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News Jul 15, 2014

Celebrating Pride Month at Shearman & Sterling

More than 100 lawyers, law students, summer associates, advocates, and other guests enjoyed an evening of cocktails and conversation at an annual Pride Month celebration at Shearman & Sterling’s New York office last month. The event was co-hosted by the Transgender Legal Defense & Education Fund (TLDEF) and Sterling Pride, the firm’s LGBT inclusion network.

Following an introduction by Sterling Pride co-chair Darren Ishmael, partner John Cannon, who chairs the firm’s Diversity Committee, welcomed the attendees. Cannon talked about the firm's longstanding commitment to LGBT equality, noting that Shearman & Sterling was among the first law firms with an in-house LGBT inclusion network, the first law firm to participate in the "It Gets Better" video project, and an early adopter of gross-up benefits to ease the tax inequities burdening same-sex partnerships. He also mentioned the firm’s ongoing support of LGBT issues through its pro bono work, including participation in TLDEF’s Name Change Project, which provides pro bono legal assistance to transgender individuals undergoing the process of a legal name change.

An ‘Extraordinary Day’ for TLDEF

Following Cannon’s remarks, TLDEF Executive Director Michael Silverman talked about his organization’s efforts and recent wins. The Pride Month celebration at Shearman & Sterling coincided with an “extraordinary day” for TLDEF, Silverman said, as an op-ed in The New York Times called attention to progress in policies affecting transgender people in the US.

The op-ed outlined recent civil rights advances such as the Obama administration’s recent reversal of a 1981 policy that excluded gender reassignment surgery from coverage under Medicare; the growing number of employers and insurers covering gender transition services; and a change in New York State policy that lifts a requirement for proof of gender reassignment surgery when gender designations are changed on a birth certificate. However, the Times editorial board pointed out that this latter policy change has not yet been adopted by New York City. The Times also highlighted New York’s discriminatory exclusion of transgender health care from the Medicaid program. “There is hope on the horizon, but still a lot of work to be done,” Silverman said.

Talking a long view, Silverman noted the “unprecedented advances” that have taken place for LGBT rights in the 45 years since the Stonewall protests. He thanked Shearman & Sterling for its continued support, along with Viacom, a longstanding client that has teamed with the firm to provide pro bono assistance to the Name Change Project.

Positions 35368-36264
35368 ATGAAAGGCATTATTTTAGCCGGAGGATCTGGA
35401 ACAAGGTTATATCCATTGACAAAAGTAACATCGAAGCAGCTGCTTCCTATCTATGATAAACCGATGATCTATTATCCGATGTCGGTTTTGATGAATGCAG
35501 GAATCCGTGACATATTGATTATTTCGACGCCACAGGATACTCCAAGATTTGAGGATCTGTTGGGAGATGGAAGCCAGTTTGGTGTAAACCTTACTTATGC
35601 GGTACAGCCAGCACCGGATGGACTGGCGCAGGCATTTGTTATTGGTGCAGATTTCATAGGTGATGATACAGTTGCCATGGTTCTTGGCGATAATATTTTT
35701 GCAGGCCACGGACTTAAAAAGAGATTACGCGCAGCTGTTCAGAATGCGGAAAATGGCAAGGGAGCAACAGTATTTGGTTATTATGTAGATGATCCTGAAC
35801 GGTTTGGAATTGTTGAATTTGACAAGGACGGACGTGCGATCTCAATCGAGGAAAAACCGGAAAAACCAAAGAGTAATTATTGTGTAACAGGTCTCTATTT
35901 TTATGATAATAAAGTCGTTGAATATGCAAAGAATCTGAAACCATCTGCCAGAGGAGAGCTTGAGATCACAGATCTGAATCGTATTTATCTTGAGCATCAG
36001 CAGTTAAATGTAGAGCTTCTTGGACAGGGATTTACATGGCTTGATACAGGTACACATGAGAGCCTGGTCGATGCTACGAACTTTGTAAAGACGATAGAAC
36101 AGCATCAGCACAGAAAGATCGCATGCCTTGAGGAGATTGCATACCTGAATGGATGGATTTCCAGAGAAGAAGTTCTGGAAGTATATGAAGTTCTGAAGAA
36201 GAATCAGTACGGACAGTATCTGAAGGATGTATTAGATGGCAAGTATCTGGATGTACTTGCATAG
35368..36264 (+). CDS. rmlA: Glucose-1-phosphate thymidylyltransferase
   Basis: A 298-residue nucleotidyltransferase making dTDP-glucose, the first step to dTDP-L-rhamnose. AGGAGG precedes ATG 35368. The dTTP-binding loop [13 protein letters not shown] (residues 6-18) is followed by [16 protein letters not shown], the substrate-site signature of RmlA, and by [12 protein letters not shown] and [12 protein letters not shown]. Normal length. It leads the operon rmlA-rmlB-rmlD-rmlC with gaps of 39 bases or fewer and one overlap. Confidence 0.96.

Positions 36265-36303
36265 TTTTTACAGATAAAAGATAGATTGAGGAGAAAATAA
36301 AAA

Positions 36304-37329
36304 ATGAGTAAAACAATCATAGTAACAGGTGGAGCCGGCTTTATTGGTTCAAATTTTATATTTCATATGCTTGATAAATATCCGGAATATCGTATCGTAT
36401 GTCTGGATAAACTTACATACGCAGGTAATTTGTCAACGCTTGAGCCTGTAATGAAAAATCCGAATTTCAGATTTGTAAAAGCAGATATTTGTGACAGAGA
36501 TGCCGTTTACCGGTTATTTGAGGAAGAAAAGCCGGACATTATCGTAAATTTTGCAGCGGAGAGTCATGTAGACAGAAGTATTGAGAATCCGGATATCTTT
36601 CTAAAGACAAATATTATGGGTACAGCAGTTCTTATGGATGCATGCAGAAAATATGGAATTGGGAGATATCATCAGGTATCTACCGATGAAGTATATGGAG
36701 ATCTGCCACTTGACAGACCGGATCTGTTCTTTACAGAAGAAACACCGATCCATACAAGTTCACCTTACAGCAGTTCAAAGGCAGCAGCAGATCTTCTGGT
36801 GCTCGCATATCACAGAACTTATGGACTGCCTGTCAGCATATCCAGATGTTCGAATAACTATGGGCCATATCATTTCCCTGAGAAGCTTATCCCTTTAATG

"Once again, we were thrilled to welcome our colleagues, friends, and supporters to our annual Pride Month celebration with TLDEF," says Darren Ishmael, who organized the event with co-chair associate Jackson Murley, partner advisors Beau Buffier and Rob Ellison, and Shearman & Sterling’s Global Diversity & Inclusion team including Anna Brown and Evelyn Molina. "The continued success of this reception is a great example of our firm’s commitment to the important cause of LGBT rights, as well as the strength of our relationship with TLDEF. As Michael observed, much remains to be done to ensure fair treatment for all LGBT individuals, but we are pleased to have many successes to celebrate this year.”

A Win for Equality

One recent success was a legal victory for pro bono client Charlie Kerr, whom the firm represented in consultation with TLDEF and counsel from Viacom, Inc.    as part of the Name Change Project. In March, a New York civil court judge granted Ms. Kerr the right to change her legal name from Charles Marshall Kerr to Charlie Marion Kerr, but in doing so, the judge inserted language into the order stating, “This name change does not constitute proof of a change in gender.”

As part of a successful motion to modify the court’s order, Shearman & Sterling argued that this unnecessary language referring to a gender change, which does not appear in the name change orders of non-transgender people, violated Ms. Kerr’s privacy and had the potential to expose her to added scrutiny and the possibility of discrimination. On April 30, the Civil Court of the City of New York issued a decision deleting the language from Ms. Kerr’s name change order.

Adds associate Jackson Murley, who argued the motion, “Charlie’s courage throughout the application and motion process inspired us, and we’re grateful for the excellent assistance provided by TLDEF and Viacom.”

In addition to Murley, the Shearman & Sterling pro bono team included partner Beau Buffier, associate Elan DiMaio, and special associate Christian Pugaczewski, assisted by Alfredo Flores of the Managing Attorney’s office. Michael Housley of Viacom also worked on the matter.  

To learn more about TLDEF and the Name Change Project, click here.